Setup and tests

System requirements

We’re working on Debian and Fedora.

Debian:

apt install \
   python3-dev \
   python3-venv \
   fuse \
   libfuse-dev

(See also ci/Dockerfile).

Fedora:

dnf install \
   fuse-devel \
   python3-devel \
   libbsd-devel

Install Python packages

python3 -m venv env/
. ./env/bin/activate
pip install -r requirements.dev.txt
pip install -e . plugins/*

You can also run make to keep the packages up to date. This tip applies to both host and docker environments. The Makefile will automatically detect whether you’re using one of the Docker images from docker/ directory and execute appropiate commands.

The python packages are split into three requirements files:

  • requirements.base — currently not to be used directly

  • requirements.ci — used for automated and manual tests running

  • requirements.dev — used for development and production (while in 0.x.y version)

Run tests

pytest -v

Tips & Tricks:

  • pytest -s: don’t capture output.

  • pytest -k test_name

  • Use breakpoint() in code to drop into debugger (you might need to run pytest -s)

    • WARNING: Use with care. This will cause a FUSE process to pause, which means that any application trying to read from the user directory will hang in uninterruptible sleep.

Docker

There is also docker image to conveniently test it in non-Debian environment. Because of FUSE usage, it still may require Linux environment though.

Usage:

cd docker
docker-compose build wildland-client-base wildland-client
docker-compose run --service-ports wildland-client

To create and mount the example containers, run wl-example. wildland-client is mounted in /home/user/wildland and the log is in ~/.local/share/wildland/wl-fuse.log.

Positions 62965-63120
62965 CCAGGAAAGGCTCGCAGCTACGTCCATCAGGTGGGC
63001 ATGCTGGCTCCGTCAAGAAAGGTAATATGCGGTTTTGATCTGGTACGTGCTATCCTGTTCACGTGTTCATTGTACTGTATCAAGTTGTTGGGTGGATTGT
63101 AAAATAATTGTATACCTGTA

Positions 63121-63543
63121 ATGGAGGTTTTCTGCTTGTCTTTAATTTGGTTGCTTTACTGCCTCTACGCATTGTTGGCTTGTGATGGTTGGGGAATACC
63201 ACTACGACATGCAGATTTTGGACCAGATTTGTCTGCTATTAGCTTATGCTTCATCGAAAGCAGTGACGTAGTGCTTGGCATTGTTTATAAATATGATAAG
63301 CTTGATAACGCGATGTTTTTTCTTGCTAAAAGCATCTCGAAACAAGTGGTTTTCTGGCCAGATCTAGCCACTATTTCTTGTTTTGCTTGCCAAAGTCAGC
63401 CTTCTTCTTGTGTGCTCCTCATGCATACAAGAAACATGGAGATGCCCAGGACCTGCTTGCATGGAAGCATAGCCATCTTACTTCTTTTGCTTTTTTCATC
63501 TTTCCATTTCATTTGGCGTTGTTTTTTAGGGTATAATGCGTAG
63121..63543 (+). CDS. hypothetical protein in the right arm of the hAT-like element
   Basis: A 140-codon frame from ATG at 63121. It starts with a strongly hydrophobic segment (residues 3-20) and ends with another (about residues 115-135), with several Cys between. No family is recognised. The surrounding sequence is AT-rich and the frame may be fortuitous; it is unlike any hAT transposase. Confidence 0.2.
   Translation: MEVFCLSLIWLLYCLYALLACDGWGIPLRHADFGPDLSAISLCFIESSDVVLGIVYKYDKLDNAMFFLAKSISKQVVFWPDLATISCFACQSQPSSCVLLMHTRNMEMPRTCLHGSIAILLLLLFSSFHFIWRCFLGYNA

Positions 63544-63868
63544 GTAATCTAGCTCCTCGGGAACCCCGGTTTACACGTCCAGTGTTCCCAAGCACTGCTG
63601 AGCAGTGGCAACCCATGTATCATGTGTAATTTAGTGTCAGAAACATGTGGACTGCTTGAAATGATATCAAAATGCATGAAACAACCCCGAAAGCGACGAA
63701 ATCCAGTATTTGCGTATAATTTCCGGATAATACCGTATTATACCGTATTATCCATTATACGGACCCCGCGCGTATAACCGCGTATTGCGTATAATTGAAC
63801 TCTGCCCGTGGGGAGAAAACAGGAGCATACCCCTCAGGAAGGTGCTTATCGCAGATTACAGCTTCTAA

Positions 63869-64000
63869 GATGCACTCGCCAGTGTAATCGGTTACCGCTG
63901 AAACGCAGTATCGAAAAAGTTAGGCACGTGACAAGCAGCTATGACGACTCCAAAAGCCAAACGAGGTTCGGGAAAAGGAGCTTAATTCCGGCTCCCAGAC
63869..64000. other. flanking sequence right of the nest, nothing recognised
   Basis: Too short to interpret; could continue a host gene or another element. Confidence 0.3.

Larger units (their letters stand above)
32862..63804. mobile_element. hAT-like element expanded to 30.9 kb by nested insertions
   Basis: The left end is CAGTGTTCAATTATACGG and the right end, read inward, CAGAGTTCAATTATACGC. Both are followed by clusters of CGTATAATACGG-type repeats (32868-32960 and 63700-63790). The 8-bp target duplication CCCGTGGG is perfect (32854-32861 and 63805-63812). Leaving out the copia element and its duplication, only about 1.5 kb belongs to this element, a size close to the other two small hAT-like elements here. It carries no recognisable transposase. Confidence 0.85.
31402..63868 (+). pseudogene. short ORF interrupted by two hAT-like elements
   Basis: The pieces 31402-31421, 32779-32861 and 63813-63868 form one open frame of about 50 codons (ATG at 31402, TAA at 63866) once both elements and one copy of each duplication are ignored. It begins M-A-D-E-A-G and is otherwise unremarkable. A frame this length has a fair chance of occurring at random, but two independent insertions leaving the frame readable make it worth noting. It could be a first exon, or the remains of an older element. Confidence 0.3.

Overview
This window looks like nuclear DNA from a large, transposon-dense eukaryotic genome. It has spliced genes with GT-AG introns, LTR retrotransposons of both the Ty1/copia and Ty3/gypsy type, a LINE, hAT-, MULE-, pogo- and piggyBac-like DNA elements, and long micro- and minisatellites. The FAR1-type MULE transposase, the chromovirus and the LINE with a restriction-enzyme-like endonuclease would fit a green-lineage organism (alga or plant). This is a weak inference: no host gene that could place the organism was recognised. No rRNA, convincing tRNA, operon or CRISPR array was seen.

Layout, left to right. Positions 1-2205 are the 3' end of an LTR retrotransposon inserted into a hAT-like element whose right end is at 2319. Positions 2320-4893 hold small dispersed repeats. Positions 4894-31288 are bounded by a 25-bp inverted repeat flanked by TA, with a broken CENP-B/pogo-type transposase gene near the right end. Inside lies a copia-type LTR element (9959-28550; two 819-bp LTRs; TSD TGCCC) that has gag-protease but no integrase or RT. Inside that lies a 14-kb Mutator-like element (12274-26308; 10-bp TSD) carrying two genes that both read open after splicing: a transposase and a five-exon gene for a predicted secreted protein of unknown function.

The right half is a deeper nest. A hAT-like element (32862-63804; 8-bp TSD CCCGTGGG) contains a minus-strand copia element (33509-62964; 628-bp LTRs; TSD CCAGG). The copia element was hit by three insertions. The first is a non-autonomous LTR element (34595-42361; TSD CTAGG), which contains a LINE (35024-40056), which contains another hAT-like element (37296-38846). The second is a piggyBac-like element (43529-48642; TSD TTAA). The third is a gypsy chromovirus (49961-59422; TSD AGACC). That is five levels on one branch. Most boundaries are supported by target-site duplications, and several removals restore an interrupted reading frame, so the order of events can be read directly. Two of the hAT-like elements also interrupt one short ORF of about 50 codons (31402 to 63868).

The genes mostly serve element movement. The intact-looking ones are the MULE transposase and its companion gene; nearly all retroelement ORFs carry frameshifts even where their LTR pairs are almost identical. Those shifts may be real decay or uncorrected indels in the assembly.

The python packages will be reinstalled as a part of an entrypoint. You can still re-install them manually by running make without having to terminate the docker container.

Running tests:

Tests are automatically executed as part of CI/CD pipelines in an isolated environment using wildland-client-ci image. You may also run those tests locally, though to make this more convenient, you may want to map the project’s directory as a volume to override the code bundled in the image. Use docker-compose’s override feature to do that as shown in the example below:

mkdir artifacts .mypy_cache # ensure this directory is writable
cd docker
docker-compose build wildland-client-base wildland-client-ci
docker-compose -f docker-compose.yml -f docker-compose.local.yml run wildland-client-ci ./ci/ci-pytest
docker-compose -f docker-compose.yml -f docker-compose.local.yml run wildland-client-ci ./ci/ci-lint
# etc...

To come as close as possible to the production environment, you should run tests without mapping local volumes. Note that this approach would require you to re-build docker image every time you make changes to the codebase.

cd docker
docker-compose build wildland-client-base wildland-client-ci
docker-compose run wildland-client-ci ./ci/ci-pytest
docker-compose run wildland-client-ci ./ci/ci-lint
# etc...